10. nheather

    Possible HMRC scam!

    I wish. Not saying I don’t earn a decent salary but it is not even remotely close to pop star or fat cat territory. The sad thing is that I probably pay more taxes than those pop stars and fat cats. Cheers, Nigel
  11. nheather

    Possible HMRC scam!

    Another HMRC scam to look out for. I've just had a look at my recent payslips and have discovered that some scammer calling themselves HMRC has been syphoning off 40% of my pay. Cheers, Nigel
  12. It will be to do with the rings and notches. These look like the old style parts - with the new ones it is easy to see. What I can see is Needles - one has a notch the other doesn't Nozzles - one has a ringed groove the other doesn't Cap - one has one ring the other has none I'm sure the guy from LittleCars/ModellingTools will be able to match them together. This might help https://www.harder-airbrush.eu/files/downloads/manuals/marks_nozzle_sets.pdf Reading this I would say Needle - No Mark = 0.2mm, One Mark = 0.4mm Nozzle - No Ring = 0.2mm, One Ring = 0.4mm Cap - No Ring = 0.2mm, One Ring = 0.4mm (in the photo, it looks like one ring and two rings but I think in each case one is the step in the machining not an ID ring. Cheers, Nigel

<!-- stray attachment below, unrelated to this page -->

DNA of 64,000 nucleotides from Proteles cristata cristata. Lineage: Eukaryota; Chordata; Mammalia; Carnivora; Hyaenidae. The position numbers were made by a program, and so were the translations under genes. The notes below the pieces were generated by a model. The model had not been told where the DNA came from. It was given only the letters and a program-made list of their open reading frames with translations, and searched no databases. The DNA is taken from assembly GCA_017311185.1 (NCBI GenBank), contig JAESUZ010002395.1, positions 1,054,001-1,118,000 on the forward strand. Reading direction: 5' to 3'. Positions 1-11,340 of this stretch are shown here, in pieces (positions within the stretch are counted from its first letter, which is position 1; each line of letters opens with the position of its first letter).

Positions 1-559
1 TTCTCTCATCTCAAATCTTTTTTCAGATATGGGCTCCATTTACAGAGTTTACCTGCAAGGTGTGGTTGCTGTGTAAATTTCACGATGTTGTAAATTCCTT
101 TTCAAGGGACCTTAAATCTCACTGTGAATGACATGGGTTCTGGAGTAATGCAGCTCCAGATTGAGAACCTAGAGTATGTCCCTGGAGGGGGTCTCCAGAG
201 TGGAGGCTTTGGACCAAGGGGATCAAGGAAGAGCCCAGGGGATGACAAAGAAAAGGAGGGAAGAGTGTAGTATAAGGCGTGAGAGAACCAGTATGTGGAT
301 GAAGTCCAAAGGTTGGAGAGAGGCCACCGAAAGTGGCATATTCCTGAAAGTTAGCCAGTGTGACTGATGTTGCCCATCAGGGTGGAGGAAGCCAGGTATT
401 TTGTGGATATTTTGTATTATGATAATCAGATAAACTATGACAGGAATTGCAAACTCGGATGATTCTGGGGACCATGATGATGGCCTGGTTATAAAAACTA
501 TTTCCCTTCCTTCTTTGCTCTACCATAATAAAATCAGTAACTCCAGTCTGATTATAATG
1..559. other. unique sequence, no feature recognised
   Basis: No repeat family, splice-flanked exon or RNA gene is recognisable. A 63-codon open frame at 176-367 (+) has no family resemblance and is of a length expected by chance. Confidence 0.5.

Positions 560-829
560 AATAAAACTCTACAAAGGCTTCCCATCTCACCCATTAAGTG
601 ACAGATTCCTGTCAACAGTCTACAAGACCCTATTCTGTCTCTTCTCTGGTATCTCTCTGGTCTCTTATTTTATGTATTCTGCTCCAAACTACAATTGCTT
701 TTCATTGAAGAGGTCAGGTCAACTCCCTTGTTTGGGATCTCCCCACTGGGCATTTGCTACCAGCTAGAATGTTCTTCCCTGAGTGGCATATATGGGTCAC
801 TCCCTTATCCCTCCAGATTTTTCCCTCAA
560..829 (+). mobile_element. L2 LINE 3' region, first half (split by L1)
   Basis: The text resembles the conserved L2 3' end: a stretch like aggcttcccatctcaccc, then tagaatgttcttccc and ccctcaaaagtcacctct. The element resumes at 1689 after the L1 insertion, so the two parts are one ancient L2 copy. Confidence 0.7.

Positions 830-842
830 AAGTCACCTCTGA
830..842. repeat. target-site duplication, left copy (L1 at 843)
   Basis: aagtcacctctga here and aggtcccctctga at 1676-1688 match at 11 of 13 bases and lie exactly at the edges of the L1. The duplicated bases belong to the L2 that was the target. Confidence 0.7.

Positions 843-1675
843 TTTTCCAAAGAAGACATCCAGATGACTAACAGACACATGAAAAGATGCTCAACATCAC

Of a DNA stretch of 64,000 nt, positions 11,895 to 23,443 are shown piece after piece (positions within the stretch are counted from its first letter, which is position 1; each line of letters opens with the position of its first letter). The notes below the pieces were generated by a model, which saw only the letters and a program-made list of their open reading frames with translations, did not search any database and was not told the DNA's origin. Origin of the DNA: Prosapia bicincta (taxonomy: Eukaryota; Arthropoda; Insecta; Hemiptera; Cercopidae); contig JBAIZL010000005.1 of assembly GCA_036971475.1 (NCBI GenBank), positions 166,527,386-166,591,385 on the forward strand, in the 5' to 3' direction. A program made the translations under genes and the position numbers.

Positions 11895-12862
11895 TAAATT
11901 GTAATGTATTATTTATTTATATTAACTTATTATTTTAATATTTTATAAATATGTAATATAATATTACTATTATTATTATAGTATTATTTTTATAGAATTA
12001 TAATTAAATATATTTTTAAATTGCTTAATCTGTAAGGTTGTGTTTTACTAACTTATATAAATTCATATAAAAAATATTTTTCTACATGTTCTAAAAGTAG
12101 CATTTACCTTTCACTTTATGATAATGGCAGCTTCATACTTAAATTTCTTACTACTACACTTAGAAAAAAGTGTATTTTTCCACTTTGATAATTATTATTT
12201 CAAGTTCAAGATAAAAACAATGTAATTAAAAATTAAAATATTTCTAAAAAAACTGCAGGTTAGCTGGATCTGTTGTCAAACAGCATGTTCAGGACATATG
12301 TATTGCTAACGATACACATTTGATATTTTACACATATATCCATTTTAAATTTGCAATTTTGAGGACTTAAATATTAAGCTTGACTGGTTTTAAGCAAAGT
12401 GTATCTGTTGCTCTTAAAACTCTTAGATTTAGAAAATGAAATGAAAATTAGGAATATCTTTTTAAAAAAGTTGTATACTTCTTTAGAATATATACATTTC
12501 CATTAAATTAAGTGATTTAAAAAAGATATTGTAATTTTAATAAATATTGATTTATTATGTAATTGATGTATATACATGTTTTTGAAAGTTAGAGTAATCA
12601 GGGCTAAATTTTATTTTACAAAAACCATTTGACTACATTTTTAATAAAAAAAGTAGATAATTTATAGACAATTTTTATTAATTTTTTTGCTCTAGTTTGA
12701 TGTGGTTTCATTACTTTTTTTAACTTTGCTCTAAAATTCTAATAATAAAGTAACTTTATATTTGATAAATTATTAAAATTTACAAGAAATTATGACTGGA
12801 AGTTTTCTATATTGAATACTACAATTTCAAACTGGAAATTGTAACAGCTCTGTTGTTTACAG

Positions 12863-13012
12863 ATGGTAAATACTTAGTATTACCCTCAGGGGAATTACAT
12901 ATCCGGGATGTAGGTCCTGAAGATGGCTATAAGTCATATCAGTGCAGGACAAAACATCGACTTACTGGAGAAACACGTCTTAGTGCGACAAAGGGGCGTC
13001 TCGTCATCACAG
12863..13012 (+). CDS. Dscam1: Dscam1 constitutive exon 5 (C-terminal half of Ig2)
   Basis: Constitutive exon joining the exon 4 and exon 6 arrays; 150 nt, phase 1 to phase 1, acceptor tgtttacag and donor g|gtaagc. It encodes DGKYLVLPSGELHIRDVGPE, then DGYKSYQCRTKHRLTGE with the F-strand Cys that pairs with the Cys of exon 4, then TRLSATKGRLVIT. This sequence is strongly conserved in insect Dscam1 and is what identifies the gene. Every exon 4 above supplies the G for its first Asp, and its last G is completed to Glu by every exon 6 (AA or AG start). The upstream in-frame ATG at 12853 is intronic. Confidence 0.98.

13. No I didn’t because I ‘m still unsure whether a Cut 4 is fine enough. I’d feel more comfortable seeing some in the flesh first. Cheers, Nigel
  14. Just started watching it, only minutes in, Battle of France. Interesting and some nice footage, bit disappointed that the makers have not been so good at matching up the footage with the actual story. For example, in telling how the RTR had to retreat leaving a trail of their destroyed tanks, showed four examples, all French, an FT-17, a tankette, something like an H35 and a Char B1. And then to illustrate the superior German tanks they were facing they show a late war Stug III with long barrelled 75mm. I’ll have to switch my filter on and just enjoy the story. Cheers, Nigel
  15. I’d like to have seen a whole series of this. Cheers, Nigel
  • Create New...